This single bridge page has photos for three tiny bridges that are absolutely identical in design and size. They are located a short distance from each other on Ball Creek Road and they all cross Ball Creek which weaves back and forth under the road. They all retain excellent historic integrity and they document their type well. They are identified on HistoricBridges.org as the Western Bridge, the Central Bridge, and the Eastern Bridge.
Tiny structures like these three bridges still occasionally dot Michigan's landscape in many places. It is the unique railing design that identifies these bridges which were built in the 1920s and 1930s for very short single span crossings. Most of these bridges tend to be shorter than these three bridges and are often under 20 feet long. For the longest examples which may exceed 20 feet by a few additional feet, a slightly different architectural detailing was used on the railings, but the overall design of the railing remains the same. Examples of the shorter designs can be seen on Fisher Road in St. Clair County. The smaller examples are much more numerous in Michigan today. The larger examples like these three bridges crossing Ball Creek are more uncommon. The shorter bridges are usually reinforced concrete slab bridges, while the larger bridges like the Ball Creek Road Bridges are concrete t-beam bridges.
Randy Mulder provided some additional history about the bridges and the roadway these bridges serve:
These 3 identical bridges are located within a mile of each other on a road named after the creek they cross. According to www.michiganhighways.org, the original state trunk line from Grand Rapids to Baldwin was called M-54, and "stair-stepped" at right angles through towns NW of Grand Rapids to past the county line, as seen on a 1926 map. Michiganhighways.org says that the designation changed to M-37 by 1928, and that the route was not straightened through Kent City and Casnovia until 1930, which would be the present-day Ball Creek Road, the site of these bridges. However, this supposedly 1927 map seems to already show named-highway M-37 with the angled Ball Creek Road alignment. This seems more reasonable, since the bridges had already been built in 1925, apparently as part of a trunkline project. The route could even have been in place before the 1926 map, possibly not fully updated, was published. A new routing of M-37 completely bypassed Sparta, Kent City, and Casnovia in 1962. Interestingly, the south several miles were built as a 4-lane divided limited access road, and today even the 2-lane portion to the north is limited access with extra-wide right-of-way (for future expansion which never came) up to where it rejoins the old route at Apple Ave west of Casnovia. Anyway, this left Ball Creek Road as a lightly-travelled route, which is probably why these bridges are still with us.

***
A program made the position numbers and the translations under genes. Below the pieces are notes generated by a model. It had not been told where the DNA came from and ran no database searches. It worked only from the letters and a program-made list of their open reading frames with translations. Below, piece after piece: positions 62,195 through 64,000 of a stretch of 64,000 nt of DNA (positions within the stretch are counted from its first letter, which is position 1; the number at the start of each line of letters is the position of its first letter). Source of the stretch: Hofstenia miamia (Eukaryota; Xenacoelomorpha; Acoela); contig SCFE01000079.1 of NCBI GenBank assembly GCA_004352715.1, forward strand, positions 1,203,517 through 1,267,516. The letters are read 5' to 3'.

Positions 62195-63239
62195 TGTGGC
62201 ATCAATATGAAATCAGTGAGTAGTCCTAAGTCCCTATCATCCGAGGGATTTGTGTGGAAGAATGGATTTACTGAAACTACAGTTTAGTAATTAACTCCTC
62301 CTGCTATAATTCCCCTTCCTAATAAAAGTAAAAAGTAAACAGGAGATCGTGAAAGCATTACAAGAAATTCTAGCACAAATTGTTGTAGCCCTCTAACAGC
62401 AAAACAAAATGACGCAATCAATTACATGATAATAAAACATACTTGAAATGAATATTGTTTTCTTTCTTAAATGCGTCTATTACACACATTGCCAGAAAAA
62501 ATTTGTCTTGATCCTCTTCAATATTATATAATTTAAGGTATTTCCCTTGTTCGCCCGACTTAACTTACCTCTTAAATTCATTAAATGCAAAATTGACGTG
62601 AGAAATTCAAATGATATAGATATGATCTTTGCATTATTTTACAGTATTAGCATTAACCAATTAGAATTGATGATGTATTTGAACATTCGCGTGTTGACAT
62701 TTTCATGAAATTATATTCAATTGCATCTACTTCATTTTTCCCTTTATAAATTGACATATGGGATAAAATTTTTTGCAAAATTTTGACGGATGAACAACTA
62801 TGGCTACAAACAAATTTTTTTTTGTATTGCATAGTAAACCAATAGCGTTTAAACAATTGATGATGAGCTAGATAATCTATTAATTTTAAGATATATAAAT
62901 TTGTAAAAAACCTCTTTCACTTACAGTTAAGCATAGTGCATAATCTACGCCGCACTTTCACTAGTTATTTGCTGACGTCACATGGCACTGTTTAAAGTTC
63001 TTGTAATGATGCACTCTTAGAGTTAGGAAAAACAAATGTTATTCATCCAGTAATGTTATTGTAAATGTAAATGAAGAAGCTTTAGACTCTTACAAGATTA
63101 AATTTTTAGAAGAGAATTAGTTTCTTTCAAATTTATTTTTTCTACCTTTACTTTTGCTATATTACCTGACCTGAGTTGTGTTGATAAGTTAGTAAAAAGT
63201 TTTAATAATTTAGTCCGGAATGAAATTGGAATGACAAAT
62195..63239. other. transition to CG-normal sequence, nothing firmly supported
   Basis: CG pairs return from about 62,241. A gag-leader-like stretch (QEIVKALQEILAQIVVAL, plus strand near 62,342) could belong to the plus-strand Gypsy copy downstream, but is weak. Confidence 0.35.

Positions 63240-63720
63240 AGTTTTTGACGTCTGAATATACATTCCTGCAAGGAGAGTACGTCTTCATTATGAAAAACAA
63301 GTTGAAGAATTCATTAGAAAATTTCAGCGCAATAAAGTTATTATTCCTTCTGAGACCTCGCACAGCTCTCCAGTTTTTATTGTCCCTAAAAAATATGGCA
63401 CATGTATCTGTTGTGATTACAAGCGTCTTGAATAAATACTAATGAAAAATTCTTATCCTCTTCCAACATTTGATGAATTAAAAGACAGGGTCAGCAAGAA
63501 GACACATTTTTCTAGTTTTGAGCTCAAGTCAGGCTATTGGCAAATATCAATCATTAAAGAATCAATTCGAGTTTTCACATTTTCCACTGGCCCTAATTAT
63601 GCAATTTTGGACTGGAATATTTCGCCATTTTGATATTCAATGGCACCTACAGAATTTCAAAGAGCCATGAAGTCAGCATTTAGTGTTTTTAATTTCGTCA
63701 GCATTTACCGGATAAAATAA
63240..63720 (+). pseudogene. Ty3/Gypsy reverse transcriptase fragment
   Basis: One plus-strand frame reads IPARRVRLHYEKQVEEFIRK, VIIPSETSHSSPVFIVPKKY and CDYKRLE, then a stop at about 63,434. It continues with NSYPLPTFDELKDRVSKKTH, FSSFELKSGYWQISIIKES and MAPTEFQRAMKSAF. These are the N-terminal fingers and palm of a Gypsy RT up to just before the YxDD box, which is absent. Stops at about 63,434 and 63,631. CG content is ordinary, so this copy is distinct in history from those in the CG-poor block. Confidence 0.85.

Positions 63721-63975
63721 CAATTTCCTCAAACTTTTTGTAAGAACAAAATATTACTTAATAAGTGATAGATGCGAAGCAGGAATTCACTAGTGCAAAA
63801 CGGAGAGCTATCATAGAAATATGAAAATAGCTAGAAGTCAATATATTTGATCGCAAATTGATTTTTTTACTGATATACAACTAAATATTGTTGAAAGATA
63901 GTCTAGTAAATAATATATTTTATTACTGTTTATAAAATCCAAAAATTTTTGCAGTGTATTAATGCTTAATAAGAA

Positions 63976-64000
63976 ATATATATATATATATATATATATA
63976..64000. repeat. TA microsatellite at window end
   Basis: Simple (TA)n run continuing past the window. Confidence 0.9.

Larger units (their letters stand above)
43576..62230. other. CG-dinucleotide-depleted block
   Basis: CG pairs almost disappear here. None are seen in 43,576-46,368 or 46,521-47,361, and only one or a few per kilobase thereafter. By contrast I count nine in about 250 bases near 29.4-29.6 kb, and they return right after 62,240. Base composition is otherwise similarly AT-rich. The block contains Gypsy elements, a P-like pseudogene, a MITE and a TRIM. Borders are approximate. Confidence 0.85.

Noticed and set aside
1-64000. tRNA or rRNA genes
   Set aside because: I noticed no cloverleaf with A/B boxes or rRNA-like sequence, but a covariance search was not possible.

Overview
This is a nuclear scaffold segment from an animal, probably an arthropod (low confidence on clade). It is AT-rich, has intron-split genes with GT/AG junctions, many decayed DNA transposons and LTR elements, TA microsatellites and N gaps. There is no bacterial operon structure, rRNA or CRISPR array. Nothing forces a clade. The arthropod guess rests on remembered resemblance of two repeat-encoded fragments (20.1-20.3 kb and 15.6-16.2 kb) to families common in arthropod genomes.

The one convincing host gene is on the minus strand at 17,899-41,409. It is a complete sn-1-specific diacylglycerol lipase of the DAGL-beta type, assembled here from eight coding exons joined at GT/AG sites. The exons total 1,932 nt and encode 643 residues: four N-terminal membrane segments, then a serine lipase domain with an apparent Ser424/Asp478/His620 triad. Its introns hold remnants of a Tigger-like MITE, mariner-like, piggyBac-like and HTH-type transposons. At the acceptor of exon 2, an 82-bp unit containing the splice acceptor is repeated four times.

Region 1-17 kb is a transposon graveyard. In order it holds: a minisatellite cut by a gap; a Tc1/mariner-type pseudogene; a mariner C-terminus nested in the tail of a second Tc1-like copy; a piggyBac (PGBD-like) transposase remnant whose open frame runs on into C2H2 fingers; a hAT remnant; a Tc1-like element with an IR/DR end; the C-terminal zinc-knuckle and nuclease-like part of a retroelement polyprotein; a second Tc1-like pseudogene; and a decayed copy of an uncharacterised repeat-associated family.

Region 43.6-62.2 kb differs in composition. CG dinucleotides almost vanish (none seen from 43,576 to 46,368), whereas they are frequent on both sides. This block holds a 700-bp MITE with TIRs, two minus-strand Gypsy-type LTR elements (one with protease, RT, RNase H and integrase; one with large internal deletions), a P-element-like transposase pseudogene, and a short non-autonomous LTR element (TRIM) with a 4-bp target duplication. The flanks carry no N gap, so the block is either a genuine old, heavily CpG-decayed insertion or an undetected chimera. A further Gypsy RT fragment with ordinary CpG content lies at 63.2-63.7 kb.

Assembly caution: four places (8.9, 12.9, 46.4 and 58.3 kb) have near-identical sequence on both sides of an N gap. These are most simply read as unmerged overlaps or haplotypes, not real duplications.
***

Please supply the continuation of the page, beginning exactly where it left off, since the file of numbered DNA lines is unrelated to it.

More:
There is also an essentially identical bridge, built the same year as the 3 Kent City bridges, located just a few miles north that carries Tyrone Avenue over Walter Creek Drain, built in 1925. Since Tyrone Ave. has probably never been a main route, someone may have taken this construction opportunity to get a decent bridge at an otherwise undistinguished crossing. This bridge has no other railings, probably because it is close to a stop sign in a relatively remote area.
Click on a thumbnail or gallery name below to visit that particular photo gallery. If videos are available, click on a video name to view and/or download that particular video.
Original / Full Size Photos
|A collection of overview and detail photos. For the best visual immersion and full detail, or for use as a desktop background, this gallery presents the photos for this bridge in the original digital camera resolution.|
Mobile Optimized Gallery
|A collection of overview and detail photos. View the photos for this bridge in a reduced size which is useful for mobile/smartphone users, modem
(dial-up) users, or those who do not wish to wait for the longer
download times of the full-size photos. Alternatively, view this photo gallery using a popup slideshow viewer (great for mobile users) by clicking the link below.
Browse Gallery With Popup Viewer
© Copyright 2003-2018, HistoricBridges.org. All Rights Reserved. Disclaimer: HistoricBridges.org is a volunteer group of private citizens. HistoricBridges.org is NOT a government agency, does not represent or work with any governmental agencies, nor is it in any way associated with any government agency or any non-profit organization. While we strive for accuracy in our factual content, HistoricBridges.org offers no guarantee of accuracy. Information is provided "as is" without warranty of any kind, either expressed or implied. Information could include technical inaccuracies or errors of omission. Opinions and commentary are the opinions of the respective HistoricBridges.org member who made them and do not necessarily represent the views of anyone else, including any outside photographers whose images may appear on the page in which the commentary appears. HistoricBridges.org does not bear any responsibility for any consequences resulting from the use of this or any other HistoricBridges.org information. Owners and users of bridges have the responsibility of correctly following all applicable laws, rules, and regulations, regardless of any HistoricBridges.org information.